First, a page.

I began this book because of my interest in the Second World War. Curtis LeMay seems to have been the only significant figure on the American side without an in-depth biography. Well, he has one now, but that is not my point. Looking for a biography of a man of the middle 20th century, I found a biography of the United States in the middle 20th century. Only in America would this child of a terminally unsuccessful, uneducated father work his way through college, join the Army and make such an amazing success of his life without the advantages of a "good family," good looks, charm, social or political adeptness, or even all that much luck. What he had was guts, brains, and the ability to apply relentlessly those guts and brains to the problem at hand. It seems that the only "gift" he was endowed with was the ability to inspire others to work hard and fight hard, but this inspirational "gift" was probably the natural consequence of his own hard work and devotion to duty and country. Indeed, he was such a lousy politician that he thought that he could actually accomplish something useful by a short-term alliance with George Wallace (of all people!), with whose abhorrent views he disagreed.

Although I purchased the book because of LeMay's role in the Second World War, what I found most interesting was the application of LeMay's ideas to the problems faced by the United States today. LeMay believed (of course) that is the job of the politicians to decide when and where to go to war (and they had better think long and hard about that!) but, once they have made that decision, it is the job of the professional soldier to bring that war to as quick and successful a resolution as possible.
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49 of 53 people found the following review helpful By Kristina E. Harrigan on April 24, 2009
Format: Hardcover Verified Purchase
A gripping story vividly told. The author captures LeMay's life and achievements in a single, telling phrase: a "life of great consequence." His life was of great consequence for the country, for the men serving under him and for aviation in general. General LeMay's virtues, and shortcomings, make for a story that I could not stop reading. His struggles and successes at so many critical stages of his life and the life of this country repeatedly provoked a mental exclamation: "What a man!" His ingenuity and perseverance, whether in pursuing entry into flight school in the twenties or in creating the Strategic Air Command in the fifties, are astonishing. The book's presentation of LeMay's career before World War II was especially fascinating.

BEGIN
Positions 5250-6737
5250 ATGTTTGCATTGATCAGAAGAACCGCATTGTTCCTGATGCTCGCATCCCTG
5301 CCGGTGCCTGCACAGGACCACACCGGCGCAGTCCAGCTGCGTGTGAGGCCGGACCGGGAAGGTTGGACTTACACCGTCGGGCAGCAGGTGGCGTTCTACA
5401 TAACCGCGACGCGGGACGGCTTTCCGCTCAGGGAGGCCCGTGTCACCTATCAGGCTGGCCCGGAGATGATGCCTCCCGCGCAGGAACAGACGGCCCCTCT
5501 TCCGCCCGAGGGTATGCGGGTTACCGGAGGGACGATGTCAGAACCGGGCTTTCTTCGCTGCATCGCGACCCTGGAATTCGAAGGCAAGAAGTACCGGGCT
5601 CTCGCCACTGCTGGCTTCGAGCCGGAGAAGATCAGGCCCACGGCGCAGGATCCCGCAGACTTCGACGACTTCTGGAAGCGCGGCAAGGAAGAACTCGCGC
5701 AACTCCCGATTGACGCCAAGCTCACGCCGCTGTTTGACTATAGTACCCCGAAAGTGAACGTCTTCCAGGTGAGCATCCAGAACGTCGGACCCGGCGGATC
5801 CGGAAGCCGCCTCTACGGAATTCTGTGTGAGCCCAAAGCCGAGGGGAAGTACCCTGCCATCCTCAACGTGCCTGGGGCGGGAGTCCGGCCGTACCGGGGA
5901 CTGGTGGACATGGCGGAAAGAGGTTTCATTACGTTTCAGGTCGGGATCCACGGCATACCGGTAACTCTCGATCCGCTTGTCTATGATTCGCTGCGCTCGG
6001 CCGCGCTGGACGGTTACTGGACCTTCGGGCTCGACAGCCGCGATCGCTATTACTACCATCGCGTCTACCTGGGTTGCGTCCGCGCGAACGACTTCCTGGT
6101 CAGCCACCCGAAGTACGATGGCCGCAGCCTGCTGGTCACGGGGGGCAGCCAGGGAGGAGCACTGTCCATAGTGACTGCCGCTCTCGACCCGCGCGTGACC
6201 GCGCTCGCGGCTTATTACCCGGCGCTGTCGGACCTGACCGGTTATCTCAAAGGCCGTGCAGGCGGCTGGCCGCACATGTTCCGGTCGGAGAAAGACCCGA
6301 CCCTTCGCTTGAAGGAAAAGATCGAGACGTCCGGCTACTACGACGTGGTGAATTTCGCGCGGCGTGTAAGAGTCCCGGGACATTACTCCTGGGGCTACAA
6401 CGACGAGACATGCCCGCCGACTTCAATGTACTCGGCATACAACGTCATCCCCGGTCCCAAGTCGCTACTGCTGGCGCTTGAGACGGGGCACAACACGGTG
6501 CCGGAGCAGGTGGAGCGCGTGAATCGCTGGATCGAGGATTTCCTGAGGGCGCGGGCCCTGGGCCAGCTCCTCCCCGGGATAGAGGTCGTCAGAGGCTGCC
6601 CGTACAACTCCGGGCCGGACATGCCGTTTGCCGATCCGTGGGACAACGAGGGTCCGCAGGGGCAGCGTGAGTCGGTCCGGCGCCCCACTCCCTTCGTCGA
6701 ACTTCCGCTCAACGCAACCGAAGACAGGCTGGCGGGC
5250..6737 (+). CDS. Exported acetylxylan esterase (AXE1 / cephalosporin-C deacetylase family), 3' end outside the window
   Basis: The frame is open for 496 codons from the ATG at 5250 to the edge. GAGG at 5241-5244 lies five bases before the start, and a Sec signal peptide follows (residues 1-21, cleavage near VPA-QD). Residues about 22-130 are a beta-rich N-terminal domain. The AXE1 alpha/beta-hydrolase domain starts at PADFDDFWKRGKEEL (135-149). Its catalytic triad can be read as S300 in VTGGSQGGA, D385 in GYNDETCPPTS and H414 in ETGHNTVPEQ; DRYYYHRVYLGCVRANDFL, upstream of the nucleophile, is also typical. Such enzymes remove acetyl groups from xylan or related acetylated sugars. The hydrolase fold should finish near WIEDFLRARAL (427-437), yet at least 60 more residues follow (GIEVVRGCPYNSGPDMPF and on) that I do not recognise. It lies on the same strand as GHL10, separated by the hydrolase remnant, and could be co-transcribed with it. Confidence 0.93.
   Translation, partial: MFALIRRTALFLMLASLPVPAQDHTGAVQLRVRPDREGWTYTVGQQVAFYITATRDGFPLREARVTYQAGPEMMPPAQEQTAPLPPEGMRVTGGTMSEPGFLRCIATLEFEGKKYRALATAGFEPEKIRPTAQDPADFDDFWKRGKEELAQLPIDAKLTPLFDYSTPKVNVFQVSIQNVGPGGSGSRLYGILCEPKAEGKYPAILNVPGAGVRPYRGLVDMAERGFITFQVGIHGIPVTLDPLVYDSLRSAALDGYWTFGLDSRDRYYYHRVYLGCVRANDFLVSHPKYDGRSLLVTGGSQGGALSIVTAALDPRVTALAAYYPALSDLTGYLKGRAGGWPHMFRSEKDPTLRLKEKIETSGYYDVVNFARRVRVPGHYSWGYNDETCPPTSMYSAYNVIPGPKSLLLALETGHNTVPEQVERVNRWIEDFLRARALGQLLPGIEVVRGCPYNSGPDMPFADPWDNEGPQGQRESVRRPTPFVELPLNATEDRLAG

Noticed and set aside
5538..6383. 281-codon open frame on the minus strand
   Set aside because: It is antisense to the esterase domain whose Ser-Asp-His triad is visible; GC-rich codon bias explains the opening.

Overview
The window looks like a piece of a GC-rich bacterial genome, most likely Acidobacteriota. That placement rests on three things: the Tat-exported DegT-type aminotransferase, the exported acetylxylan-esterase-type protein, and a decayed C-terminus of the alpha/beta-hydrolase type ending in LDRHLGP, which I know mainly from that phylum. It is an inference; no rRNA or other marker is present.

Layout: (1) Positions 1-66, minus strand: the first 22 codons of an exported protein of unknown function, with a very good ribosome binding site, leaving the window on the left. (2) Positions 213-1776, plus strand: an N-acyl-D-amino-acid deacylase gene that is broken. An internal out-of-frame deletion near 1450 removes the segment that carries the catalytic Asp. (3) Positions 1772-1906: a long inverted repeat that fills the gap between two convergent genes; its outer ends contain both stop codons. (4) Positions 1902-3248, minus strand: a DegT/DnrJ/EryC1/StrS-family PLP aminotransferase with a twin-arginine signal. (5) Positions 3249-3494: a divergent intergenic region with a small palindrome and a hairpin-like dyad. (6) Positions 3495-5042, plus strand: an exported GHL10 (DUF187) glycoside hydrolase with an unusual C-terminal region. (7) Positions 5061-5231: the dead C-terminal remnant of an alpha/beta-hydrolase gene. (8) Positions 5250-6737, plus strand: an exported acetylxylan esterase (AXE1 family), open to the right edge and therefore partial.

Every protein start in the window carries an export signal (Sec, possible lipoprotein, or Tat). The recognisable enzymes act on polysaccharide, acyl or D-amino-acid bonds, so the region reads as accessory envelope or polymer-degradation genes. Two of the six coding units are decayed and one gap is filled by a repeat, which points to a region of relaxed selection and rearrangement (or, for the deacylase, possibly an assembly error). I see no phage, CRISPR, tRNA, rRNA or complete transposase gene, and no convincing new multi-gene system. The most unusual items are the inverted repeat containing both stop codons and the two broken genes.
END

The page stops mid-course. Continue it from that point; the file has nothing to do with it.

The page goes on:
The political and military situation of those years has spooky echoes in our own time, and it is hard to imagine who would be our own LeMay if we needed one.

LeMay's guiding principle--civilians decide whether to go to war, generals must then carry it on so as to end it as fast as possible with the minimum loss of life--threw a new light on his career. It certainly revised my view of LeMay, which reflected the portrayal of "General Jack D. Ripper" in the movie Dr. Strangelove. At the same time, the story, told so clearly, is a modern tragedy. LeMay was not a "man for all seasons," but he was the best man for the difficult seasons of World War II and the Cold War. The very virtues that made him so essential during those periods--his doggedness, his utter focus on results rather than on appearance and style--made him someone for whom the country at peace thought it had no further use. He may not have been the man you want to sit next to at dinner, but he was certainly the man you want to stand next to in combat. A "must read" for anyone interested in World War II or in the country's response to unexpected but lethal external threats.
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19 of 20 people found the following review helpful By Allen Roth on April 26, 2009
Format: Hardcover
Before reading this wonderful biography/history, my information about General Curtis Lemay was limited to his comment about bombing the North Vietnamese "into the stone age." I had also heard that he was the real character behind a bomb crazed character in Dr. Stangelove.

This biography taught me how much more there is to know about Curtis Lemay. Warren Kozak takes us through the complex life of an important figure in recent American History. Lemay played a central role in devising American Air Force strategy. He was clearly a military visionary (and hero) who broke new ground that helped America fight wars starting with the Second World War. He was also responsible for developing United States Air Force into the greatest air force in world.

As Mr. Kozak takes us through the fascinating story of Lemay's accomplishments he also relates the history of these tumultuous times. Mr. Kozak has a very good eye for the anecdotes and events that inform readers. Lemay's interaction with President Kennedy is one example I am sure all readers will find of interest.

While Mr. Kozak clearly admirers Lemay's professional accomplishments he does not shy away from the less attractive and controversial side of his subject.

This book is superb history integrated into the biography of an important historical figure who has been largely forgotten. I highly recommend it to everyone.